A second multi-family broker offered comments on properties for sale and spoke about how in the past they may see 10-15 offers and now they are seeing closer to five legitimate offers. Still, the offers coming in are strong and supported. Buyers have adjusted and are looking at trailing 12, 6, and 3-month figures instead of just looking at longer history to see what type of short-term impacts have been made. He mentioned that buyers are also projecting flat rents as opposed to projecting rent growth. This is a major change compared to the past few years.
A separate apartment portfolio of 200+units across multiple buildings in the Loring Park neighborhood saw vacancy rates increase from 1.9% to 4.2% between March and October 2020. In addition, ownership and management indicated new potential tenant leads have dried up. Phone calls and email inquiries have significantly slowed.
Looking deeper into claims of rising crime, several pieces of information are included from the City of Minneapolis website. Around 100 officers in the Minneapolis Police force have left the department or taken leave since the beginning of 2020 and the force has shrunk by 130 since this time last year. Arson is up 55% over 2019 and more people were killed in the first nine months of 2020 than all of 2019. Violent crimes, defined as homicide, rape, robbery, and aggravated assault, are up 17% from the previous five-year average. So, while crime is increasing the police force is declining. The chart below illustrates a sharp rise in gunfire and a decline in police stops.
The Twin Cities multifamily market has seen growth and positive movement in almost every category for at least 10 years. New developments filled quickly and rents in new developments continued to increase. As a result, rents at existing and “older” properties were also driven up. This has been especially true in Minneapolis. Vacancy in Minneapolis experienced record lows for multiple years. During the early uncertainty of COVID-19, landlords reported little to no change in vacancy. With time, the health pandemic mixed with crime and civil unrest have weakened segments of the economy and created a change in multifamily income economics. For the most part, participants noted that there has not been a large change in sale prices, however income statistics indicate declines in rental income and increases in vacancy.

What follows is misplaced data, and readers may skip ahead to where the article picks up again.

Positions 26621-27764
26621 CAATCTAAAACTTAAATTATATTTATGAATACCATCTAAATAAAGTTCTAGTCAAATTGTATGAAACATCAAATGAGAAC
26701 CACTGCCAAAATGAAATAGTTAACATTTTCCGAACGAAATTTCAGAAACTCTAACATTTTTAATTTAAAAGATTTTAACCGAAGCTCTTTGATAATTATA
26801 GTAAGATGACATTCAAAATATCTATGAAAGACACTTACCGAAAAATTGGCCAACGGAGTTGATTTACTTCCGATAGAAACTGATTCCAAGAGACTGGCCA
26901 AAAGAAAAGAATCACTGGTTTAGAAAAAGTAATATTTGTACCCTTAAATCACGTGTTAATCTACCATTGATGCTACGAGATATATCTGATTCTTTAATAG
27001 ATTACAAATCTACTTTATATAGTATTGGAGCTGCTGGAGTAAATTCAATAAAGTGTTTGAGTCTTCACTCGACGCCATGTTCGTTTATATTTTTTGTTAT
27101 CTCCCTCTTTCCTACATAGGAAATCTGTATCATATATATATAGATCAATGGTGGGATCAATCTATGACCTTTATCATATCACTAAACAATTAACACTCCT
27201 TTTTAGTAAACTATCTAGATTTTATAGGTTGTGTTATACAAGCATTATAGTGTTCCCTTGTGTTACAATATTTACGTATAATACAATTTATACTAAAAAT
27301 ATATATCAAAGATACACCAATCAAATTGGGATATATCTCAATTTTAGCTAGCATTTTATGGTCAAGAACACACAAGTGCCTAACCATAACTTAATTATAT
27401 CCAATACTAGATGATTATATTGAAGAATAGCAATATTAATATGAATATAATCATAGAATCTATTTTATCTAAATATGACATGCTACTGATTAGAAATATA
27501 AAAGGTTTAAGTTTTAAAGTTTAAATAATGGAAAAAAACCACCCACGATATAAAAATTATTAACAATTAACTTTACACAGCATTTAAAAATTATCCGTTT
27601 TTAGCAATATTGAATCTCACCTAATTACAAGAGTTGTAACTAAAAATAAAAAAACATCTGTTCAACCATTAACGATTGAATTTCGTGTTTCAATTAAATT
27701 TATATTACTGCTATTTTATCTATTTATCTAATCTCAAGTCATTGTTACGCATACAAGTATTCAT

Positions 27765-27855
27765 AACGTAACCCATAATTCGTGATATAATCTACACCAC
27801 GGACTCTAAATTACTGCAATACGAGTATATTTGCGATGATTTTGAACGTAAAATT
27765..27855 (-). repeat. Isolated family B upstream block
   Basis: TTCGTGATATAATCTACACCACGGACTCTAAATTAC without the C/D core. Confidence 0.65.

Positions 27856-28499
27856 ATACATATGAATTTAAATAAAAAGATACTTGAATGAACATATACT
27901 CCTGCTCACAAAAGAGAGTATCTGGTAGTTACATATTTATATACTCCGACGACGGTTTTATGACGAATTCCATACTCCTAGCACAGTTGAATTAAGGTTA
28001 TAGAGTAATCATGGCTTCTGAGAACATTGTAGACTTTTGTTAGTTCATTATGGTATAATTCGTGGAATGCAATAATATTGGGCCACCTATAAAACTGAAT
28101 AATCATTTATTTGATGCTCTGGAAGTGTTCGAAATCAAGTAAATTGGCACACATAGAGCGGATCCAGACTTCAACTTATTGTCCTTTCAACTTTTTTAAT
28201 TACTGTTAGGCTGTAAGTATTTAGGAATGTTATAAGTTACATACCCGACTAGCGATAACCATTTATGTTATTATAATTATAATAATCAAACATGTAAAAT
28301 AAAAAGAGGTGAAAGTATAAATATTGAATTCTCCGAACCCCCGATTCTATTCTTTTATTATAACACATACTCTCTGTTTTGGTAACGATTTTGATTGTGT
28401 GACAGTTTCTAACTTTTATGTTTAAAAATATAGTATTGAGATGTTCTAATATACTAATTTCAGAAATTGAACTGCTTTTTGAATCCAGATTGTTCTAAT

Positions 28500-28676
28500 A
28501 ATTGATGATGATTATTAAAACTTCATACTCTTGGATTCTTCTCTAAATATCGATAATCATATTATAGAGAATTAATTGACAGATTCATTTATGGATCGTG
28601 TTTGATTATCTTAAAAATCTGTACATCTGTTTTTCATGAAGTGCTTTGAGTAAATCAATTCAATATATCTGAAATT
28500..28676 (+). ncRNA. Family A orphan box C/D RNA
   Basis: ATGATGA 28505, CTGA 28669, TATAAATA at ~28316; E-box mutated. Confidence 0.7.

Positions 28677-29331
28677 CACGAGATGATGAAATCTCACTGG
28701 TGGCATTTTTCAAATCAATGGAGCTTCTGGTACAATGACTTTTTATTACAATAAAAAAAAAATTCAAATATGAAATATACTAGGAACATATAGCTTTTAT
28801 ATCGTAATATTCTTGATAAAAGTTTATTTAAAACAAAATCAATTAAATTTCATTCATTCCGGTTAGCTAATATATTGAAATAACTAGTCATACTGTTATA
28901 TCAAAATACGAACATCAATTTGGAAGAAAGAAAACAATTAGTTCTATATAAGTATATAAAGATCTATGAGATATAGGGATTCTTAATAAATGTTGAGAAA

About the Author
Mitchell Simonson, Founder, Simonson Appraisals
With a wide range of commercial appraisal experience and real estate consulting, Mitchell Simonson’s 17 years of experience, knowledge, and ‘boots on the ground’ attitude are invaluable assets that have helped countless clients make smart business decisions. As owner and founder of Simonson Appraisals, he leads the firm in delivering credible valuation services for financial institutions and attorneys specializing in the areas of condemnation, property tax appeal and estate planning.